News Release – Pollinators at a Crossroads | USDA

News Release – Pollinators at a Crossroads | USDA News Release
Posted by Robert M. Nowierski, PhD, NIFA National Program Leader for Bio-based Pest Management
Jun 24, 2020
Close up group of bees on a daisy flower
Today, pollinators – especially Western honey bee populations – are at a critical crossroads. Photo by Getty Images.

Bees and other pollinators, including birds, bats, butterflies, moths, flies, wasps, beetles, and small mammals, play a critical role in our food production system. A healthy pollinator population is vital to producing marketable commodities. More than 100 U.S. grown crops rely on pollinators. The added revenue to crop production from pollinators is valued at $18 billion. Pollinators also support healthy ecosystems needed for clean air, stable soils, and a diverse wildlife. That’s why USDA’s National Institute of Food and Agriculture (NIFA) partners with the Land-Grant University System, U.S. government laboratories, and private and non-profit organizations to support research, education, and extension programs advancing pollinator health.

Today, pollinators — especially Western honey bee populations — are at a critical crossroads. The total annual value of U.S. honey bee products and services sold is approximately $700 million. Honey bee pollination increases crop production and quality for a wide variety of foods, including fruits, nuts, vegetables, legumes, oilseeds, and forage crops. Beginning in 2006, experts noted significant yearly declines in honey bee colonies. These declines were attributed in part to a phenomena referred to as Colony Collapse Disorder (CCD), an abnormal condition that occurs when the majority of worker bees in a honey bee colony disappears, leaving behind a queen, an abundant supply of food, and a few nurse bees to care for remaining immature bees. Years of research determined the decline was likely attributable to a wide range of stressors such as pests, diseases, pesticides, pollutants/toxins, nutritional deficits, habitat loss, effects of climate variability, agricultural production intensification, reduced species or genetic diversity, and pollinator or crop management practices.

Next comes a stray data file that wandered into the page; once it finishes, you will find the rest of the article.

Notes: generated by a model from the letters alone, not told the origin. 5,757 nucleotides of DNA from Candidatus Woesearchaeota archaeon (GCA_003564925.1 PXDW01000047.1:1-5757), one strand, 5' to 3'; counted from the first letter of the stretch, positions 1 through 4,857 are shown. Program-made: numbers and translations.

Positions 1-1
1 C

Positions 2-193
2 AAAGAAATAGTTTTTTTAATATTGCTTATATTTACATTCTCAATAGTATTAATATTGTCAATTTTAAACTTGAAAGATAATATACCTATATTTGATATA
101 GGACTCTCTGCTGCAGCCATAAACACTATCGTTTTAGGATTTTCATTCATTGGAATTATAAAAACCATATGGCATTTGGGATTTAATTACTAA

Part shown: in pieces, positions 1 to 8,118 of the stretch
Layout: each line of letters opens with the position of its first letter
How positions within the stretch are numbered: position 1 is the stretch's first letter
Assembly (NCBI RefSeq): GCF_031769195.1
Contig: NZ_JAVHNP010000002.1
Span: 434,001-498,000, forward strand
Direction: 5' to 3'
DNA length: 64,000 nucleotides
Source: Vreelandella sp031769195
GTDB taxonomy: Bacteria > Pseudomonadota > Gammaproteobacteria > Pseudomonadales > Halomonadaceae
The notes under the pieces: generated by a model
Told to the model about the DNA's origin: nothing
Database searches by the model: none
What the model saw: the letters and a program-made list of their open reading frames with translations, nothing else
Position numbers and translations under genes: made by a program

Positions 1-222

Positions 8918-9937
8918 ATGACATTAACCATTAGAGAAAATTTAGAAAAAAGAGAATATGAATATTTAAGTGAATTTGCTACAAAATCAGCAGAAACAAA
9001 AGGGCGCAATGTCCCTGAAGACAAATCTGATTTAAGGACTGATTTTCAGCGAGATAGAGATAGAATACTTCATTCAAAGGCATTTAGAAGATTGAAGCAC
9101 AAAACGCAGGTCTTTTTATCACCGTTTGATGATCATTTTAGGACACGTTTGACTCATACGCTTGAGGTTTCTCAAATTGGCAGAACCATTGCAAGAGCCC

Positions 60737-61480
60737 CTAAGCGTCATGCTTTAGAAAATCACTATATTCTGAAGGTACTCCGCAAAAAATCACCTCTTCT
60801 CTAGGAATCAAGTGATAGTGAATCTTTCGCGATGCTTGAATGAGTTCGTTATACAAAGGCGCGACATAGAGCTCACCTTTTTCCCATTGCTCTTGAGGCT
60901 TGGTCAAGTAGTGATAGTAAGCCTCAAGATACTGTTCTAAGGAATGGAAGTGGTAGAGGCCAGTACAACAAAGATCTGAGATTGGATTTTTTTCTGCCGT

By focusing efforts on pollinator health, the U.S. today has about 2.8 million honey bee hives, and no incidents of CCD have been reported in several years. To continue this upward trend in pollinator populations, NIFA funds research to promote pollinator health and to address challenges affecting pollinators essential to U.S. agricultural crops, primarily through the Agriculture and Food Research Initiative Program.

In 2019, NIFA awarded approximately $4 million in competitive grants for pollinator health-related projects. Examples of past projects addressing pollinator health include: Honeybee Hive Monitoring System for Varroa Mite Management & Honey Bee Health; Using Vaccines to Increase Pollinator Health: Testing a Honey Bee Nosema Vaccine; and Quantifying the Intersections Between Neonicotinoid Insecticide Use for Seed Treatments and Foraging Honey Bees. Results from these projects will help preserve pollinator populations and promote continued improvement in crop yields and the environment.

Source: U.S. Department of Agriculture
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